Lamentably, there’s not much to Ghost Rider but the cool visual. His quest here is to rescue a boy from the devil, the same devil who cursed Johnny. This amounts to a lot of running from place to place in “Eastern Europe,” with occasional pauses so that Ghost Rider can break out his flaming chain and turn various gun-toting nobodies into cinders. The main villain, aside from the devil, is a mercenary trying to kidnap the boy; the devil turns him into a creature who can decay anything with his touch. In a reasonable joke, we see this creature going through various foods — an apple, etc. — which decay instantly in his hand, and then settling on a Twinkie, which refuses to decay. I also laughed at a quick bit involving an upside-down Idris Elba, who plays some sort of ass-kicking member of a religious order tasked to protect the boy. Every time we see him, he’s swigging some booze or another; when he shares a bottle of vintage wine with Johnny, our hero takes a pull and mutters, “That’d taste good on a salad.”

Like the earlier Ghost Rider (2007), this one would be happier with no expectations whatsoever attached — you’d probably want to land on it randomly on TV on a slow Sunday afternoon. Visually it has considerably more oomph than its bland Mark Steven Johnson-directed predecessor, but if you decide to sit out its 3D theatrical engagement you will be missing, I promise you, very little. Like many another recent 3D presentation, it was not shot in 3D but converted later, unlike Cage’s previous mean-motorscooter epic last year, Drive Angry. (Ghost Rider is, I guess, Drive Angrier.) All things being equal, I would rather have seen Crank 3D. That would have been insane and excessive and probably banned in several counties across America. What we have here — well, it’d taste good on a salad.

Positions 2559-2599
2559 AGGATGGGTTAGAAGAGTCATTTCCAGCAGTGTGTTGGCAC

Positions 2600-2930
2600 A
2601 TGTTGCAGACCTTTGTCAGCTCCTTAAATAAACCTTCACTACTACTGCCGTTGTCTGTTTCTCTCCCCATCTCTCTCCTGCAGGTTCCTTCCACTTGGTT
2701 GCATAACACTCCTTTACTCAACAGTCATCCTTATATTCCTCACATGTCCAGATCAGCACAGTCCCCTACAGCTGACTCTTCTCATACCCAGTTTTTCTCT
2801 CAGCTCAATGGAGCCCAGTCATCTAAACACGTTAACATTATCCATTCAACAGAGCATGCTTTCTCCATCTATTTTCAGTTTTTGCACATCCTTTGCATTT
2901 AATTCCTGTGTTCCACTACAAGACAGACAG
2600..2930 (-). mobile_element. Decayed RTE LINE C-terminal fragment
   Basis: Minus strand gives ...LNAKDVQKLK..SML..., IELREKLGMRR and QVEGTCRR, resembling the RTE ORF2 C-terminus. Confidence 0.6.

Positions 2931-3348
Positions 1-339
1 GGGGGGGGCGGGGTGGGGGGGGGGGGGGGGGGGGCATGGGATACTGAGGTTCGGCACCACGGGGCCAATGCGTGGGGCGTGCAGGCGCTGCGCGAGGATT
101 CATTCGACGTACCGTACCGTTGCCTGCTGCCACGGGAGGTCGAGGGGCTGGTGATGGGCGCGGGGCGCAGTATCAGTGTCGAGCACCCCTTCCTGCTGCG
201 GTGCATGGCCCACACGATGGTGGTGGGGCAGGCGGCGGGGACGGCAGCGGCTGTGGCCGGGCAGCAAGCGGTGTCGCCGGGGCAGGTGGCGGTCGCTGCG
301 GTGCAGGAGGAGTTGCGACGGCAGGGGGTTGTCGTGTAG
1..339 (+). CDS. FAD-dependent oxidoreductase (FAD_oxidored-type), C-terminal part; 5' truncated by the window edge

The Artist

February 12, 2012

The silent-film valentine The Artist, currently steamrolling towards a Best Picture win at the Oscars in a few weeks, is an enjoyable lollipop of a film. I don’t know that it’s the best of the year, but then I don’t know that the other eight nominees are, either. Away from the hype and the awards, it tells the simple story of a silent star, George Valentin (Jean Dujardin), who faces a dark night of the soul when talkies encroach. The French do love these fables of obsolescence: the animated film The Illusionist, Oscar-nominated last year, considered the pain of an elderly magician at sea in a world of rock ‘n’ roll. Perhaps the Academy loves these fables, too (Martin Scorsese’s birth-of-cinema fantasia Hugo is also nominated). The powerful love to pity themselves when the powerless — the plebes, the audience — reject them for the next new thing.